Following the release of Rorschmap, which has received over 150,000 visits and been written about (thank you) all over the web, I was made aware of or discovered many similar works, only occasionally accompanied by legal threats.
For example, here are the Geospatial artworks of Nikolas Schiller:
And the “WorldWide Carpets” of David Hanauer:
There are a lot more out there: the Rorschmap is not a globally novel conception, although it was entirely new to me. It emerged organically from my investigations at the New Aesthetic and followed a huge range of experiments with maps and map data/APIs, many of them documented on Flickr:
This post is not about justifying my version of the Rorschmap, or claiming ownership of it in anyway: I have no interest in doing that. That said, certain claims have given me a greater sympathy for people, like Daniel Horowitz, accused of plagiarism. Shapeways’ recent blog post on simultaneous invention is worth a read. Things are speeding up, the internet is flattening time, we see further, everything is simultaneous.
What I am interested in is how my Rorschmap differs from those other instantiations. What I am interested in is how digitisation changes not just the format of a thing, but its fundamental essence.
These other images, while made possible by digital maps, could have been created with physical, paper, maps in much the same way. The Rorschmap is wholly digital, web-based, interactive. Its interactivity seems to be key: the first response of almost every visitor is to look up their home or another familiar place. Art customisation. I’m not sure how it could be shown in a gallery, for example, without simply installing a web terminal.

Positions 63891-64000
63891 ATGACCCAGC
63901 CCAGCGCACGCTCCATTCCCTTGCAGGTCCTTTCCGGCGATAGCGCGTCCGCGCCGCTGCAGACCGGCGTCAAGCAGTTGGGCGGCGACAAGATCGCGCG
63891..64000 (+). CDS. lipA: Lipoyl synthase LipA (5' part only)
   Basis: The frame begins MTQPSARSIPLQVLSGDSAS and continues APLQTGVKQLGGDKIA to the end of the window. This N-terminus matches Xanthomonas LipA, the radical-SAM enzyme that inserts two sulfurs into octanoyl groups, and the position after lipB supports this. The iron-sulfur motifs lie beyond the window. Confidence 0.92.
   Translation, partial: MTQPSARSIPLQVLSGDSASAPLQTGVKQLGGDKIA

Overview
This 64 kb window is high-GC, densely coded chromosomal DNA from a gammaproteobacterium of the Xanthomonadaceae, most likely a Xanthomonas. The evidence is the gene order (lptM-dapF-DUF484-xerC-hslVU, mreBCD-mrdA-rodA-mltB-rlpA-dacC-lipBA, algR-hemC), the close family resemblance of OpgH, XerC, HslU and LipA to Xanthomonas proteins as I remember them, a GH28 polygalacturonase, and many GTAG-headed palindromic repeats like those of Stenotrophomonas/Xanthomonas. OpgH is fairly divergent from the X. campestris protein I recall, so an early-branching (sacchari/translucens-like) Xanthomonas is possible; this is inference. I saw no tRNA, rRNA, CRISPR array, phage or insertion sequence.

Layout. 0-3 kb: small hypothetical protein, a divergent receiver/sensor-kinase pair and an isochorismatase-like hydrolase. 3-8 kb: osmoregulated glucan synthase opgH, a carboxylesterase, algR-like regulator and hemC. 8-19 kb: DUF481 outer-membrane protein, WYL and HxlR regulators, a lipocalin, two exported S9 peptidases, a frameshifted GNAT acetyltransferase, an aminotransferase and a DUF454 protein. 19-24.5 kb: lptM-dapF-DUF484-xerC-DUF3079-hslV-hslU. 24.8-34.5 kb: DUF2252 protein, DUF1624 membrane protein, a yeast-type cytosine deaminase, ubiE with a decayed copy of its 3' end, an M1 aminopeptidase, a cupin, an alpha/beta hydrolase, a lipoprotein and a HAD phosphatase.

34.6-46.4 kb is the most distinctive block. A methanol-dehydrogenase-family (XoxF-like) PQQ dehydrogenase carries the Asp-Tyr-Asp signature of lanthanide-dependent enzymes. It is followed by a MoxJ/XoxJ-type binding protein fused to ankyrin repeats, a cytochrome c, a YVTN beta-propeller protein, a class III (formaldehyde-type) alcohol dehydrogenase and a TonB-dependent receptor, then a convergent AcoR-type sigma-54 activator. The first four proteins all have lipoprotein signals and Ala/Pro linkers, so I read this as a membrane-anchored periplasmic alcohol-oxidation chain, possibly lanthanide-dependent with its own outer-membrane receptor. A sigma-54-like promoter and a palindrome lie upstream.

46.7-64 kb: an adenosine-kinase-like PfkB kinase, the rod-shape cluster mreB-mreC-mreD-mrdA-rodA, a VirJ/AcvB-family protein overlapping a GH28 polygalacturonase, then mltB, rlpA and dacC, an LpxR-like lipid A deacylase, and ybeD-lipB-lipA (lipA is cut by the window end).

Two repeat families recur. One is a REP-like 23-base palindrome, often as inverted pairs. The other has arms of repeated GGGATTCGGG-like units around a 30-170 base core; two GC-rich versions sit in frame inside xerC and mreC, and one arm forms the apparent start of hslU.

This echoes a debate currently raging in the web art world. At this year’s Armory Fair in New York, Rhizome director Lauren Cornell offered digital artworks for sale, promising that “you can sell digital work in different ways but in Sara’s case we’re going to take it offline for the collector so they can just have it locally.” Artinfo.com has the full story, but the reactions have been varied and frequently vociferous. “If a digital file is not live on the Internet, is it still a work of Internet art?” is one response; the hacker promise that “We will get that art back online by any means necessary” is another. I have no strong feelings about this, because the way I see it, if a digital file can be taken off the internet, it is not Internet art.
An answer, perhaps, is that the difference is systems. While the fixed maps are products of the system, the Rorschmap can only exist as part of the system, the network; indivisible from of it, composed of it. Holographically embedded in it. In the great undesigned, unintended coral reef of the web, artworks are not products, but systems. The social book is not a product, but a system, in which author, publisher, reader and increasingly a host of services, collaborate in an experience. This, less the services, has always been the case, but the culture is increasingly wired into the network, irrevocably entangled.
Digitisation makes something ephemeral, reproducible, robot-readable—and networkable. In fact, its capacity to be connected to other things like and unlike itself is its most insistent quality. It longs for it. The digital object is immanent in the network. It is where it is most truly itself, which is everything.